Portable Connectivity: We Review the Anker 555 USB-C Hub (8-in-1)

Portable Connectivity: We Review the Anker 555 USB-C Hub (8-in-1)

While the ports on modern laptops are enough for most users, photographers and filmmakers have much higher connectivity demands than the average person. A portable hub can be a lifesaver for a creative on the go. In this review, we take a look at the Anker 555 USB-C 8-in-1 Hub and if it can provide both the ports and performance a demanding workflow requires. 

I have always been a fan of Anker products. They make some of the best and most reliable charging products available, and I have quite a few of them around the house and in my office. They make quite a few products beyond charging equipment, however, so when I needed a hub for my new MacBook Air, it was an easy choice. 

I had some specific needs. First, I needed Ethernet, as the Wi-Fi in some of the places I work can sometimes be a bit slow and spotty. Second, I needed HDMI so I could easily hook up to a TV when I teach. That combination alone eliminated a lot of options. Lastly, I wanted pass-through power delivery. The Anker 555 USB-C 8-in-1 Hub fit the bill, and given the reliability of their other products, it was a logical choice. 



  • HDMI port providing 4K at 60 Hz
  • Two USB-A 3.2 ports with 10 Gbps throughput each
  • USB-C 3.2 port with 10 Gbps throughput
  • 100-watt Power Delivery USB-C input
  • Power charging of up to 85 watts
  • Ethernet port with 1 Gbps bandwidth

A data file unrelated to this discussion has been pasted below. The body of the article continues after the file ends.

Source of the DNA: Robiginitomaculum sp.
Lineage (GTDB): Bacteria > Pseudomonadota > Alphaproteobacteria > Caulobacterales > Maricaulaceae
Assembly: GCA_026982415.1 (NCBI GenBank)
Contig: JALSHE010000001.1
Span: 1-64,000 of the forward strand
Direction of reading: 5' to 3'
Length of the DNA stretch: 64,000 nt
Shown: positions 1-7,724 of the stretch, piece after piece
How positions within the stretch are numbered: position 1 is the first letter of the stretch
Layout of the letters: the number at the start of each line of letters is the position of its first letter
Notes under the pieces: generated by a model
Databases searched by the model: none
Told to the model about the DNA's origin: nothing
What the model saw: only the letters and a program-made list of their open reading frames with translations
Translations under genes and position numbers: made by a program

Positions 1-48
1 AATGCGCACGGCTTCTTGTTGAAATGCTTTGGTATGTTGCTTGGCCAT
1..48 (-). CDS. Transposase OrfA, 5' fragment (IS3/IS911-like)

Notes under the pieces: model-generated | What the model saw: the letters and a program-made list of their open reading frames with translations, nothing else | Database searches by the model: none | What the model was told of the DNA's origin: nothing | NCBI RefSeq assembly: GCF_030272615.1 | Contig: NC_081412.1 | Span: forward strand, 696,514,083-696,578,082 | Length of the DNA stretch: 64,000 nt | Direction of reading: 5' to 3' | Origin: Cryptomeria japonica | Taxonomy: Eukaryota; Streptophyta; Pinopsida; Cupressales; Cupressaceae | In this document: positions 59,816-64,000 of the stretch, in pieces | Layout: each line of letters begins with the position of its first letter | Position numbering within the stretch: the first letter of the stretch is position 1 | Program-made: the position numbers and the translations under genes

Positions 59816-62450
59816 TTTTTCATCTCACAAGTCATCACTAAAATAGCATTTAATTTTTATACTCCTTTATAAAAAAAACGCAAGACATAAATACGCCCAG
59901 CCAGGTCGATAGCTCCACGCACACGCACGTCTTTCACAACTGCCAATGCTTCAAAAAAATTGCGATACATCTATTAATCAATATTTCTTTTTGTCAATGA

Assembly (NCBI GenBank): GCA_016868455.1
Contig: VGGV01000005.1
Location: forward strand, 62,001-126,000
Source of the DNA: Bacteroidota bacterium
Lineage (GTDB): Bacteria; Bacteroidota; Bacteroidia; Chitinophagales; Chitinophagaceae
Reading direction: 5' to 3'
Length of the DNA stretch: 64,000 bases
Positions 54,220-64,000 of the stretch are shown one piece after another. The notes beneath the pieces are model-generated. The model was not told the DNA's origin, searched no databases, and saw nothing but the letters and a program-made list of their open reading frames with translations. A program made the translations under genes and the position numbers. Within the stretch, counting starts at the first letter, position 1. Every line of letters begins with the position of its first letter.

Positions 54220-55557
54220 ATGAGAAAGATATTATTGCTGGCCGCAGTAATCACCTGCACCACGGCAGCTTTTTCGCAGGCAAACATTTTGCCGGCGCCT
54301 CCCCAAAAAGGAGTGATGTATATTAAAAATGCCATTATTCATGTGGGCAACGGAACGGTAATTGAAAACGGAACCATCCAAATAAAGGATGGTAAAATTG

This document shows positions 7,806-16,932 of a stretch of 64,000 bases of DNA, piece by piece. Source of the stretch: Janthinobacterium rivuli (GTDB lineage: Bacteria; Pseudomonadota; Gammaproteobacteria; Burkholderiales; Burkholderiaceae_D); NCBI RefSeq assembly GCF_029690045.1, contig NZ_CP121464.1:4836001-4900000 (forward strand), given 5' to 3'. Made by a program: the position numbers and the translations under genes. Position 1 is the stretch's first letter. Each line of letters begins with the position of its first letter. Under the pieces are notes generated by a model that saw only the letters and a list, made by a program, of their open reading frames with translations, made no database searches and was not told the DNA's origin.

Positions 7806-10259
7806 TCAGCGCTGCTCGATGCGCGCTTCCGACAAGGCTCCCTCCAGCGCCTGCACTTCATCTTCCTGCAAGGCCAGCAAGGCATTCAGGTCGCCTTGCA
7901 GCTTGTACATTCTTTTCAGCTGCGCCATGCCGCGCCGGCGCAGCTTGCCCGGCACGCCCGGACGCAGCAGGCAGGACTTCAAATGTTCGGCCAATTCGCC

• SD port with 104 MBps speed
  • microSD port with 104 MBps speed


  • Dimensions: 4.76 x 2.17 x 0.6 inches
  • Weight: 4.5 ounces


The hub is very small and light, barely larger than the dimensions of all of its ports combined, a big plus for anyone who watches the size and weight of what they are traveling with. Its host cord is about six inches (15 cm) long and fairly stiff. The hub itself is solid, dark plastic with a small silver Anker logo and subtle black labels over each port. A small, white status light sits at one end. Both USB-A ports and both card slots sit on one side, while the PD, USB-C, and HDMI port sit on the other. The Ethernet port sits at the far end. 

It's a carefully designed layout. My only quibble would be the lack of any rubber feet or the like. Its plastic housing is slick and the device is light, so expect it to slide around a bit under the tension of whatever you have connected to it. If it bothers you, you can buy stick-on rubber feet for a few dollars. 



From the 100-watt input, the Anker hub takes 15 watts to run things and makes 85 watts available for charging. For most computers, this is plenty of power. For example, my MacBook Air can fast-charge at 67 watts, meaning the hub can give me 50% battery life in just 30 minutes. Larger laptops, like the 16-inch MacBook Pro, demand a bit more power. For example, the aforementioned model takes 96 watts for charging at the regular rate. This means if you are driving a power-hungry laptop at full speed for extended times, the hub won't quite be able to keep up, but it's quite rare that will be the case. It should be noted, however, that the hub does not come with a USB-C cable or power adapter, so if you want to make use of the pass-through power delivery capabilities, you'll need to bring those along as well. 


The HDMI port offers 4K at 60 Hz, which is a nice perk over many other portable hubs, which typically max out at 30 Hz. That might not matter so much to a photographer, but if you are editing high-frame-rate video, gaming, or doing anything for which a faster refresh rate is beneficial, you will appreciate the bump. While not everyone will need an HDMI port on a hub for a computer they travel with, I love having it. For example, I can display a Powerpoint in class while keeping the notes on my screen. Or, you can simply mirror your display to a larger one or set them up as two separate displays to have more workspace available. It is very handy to have, and it works flawlessly in practice.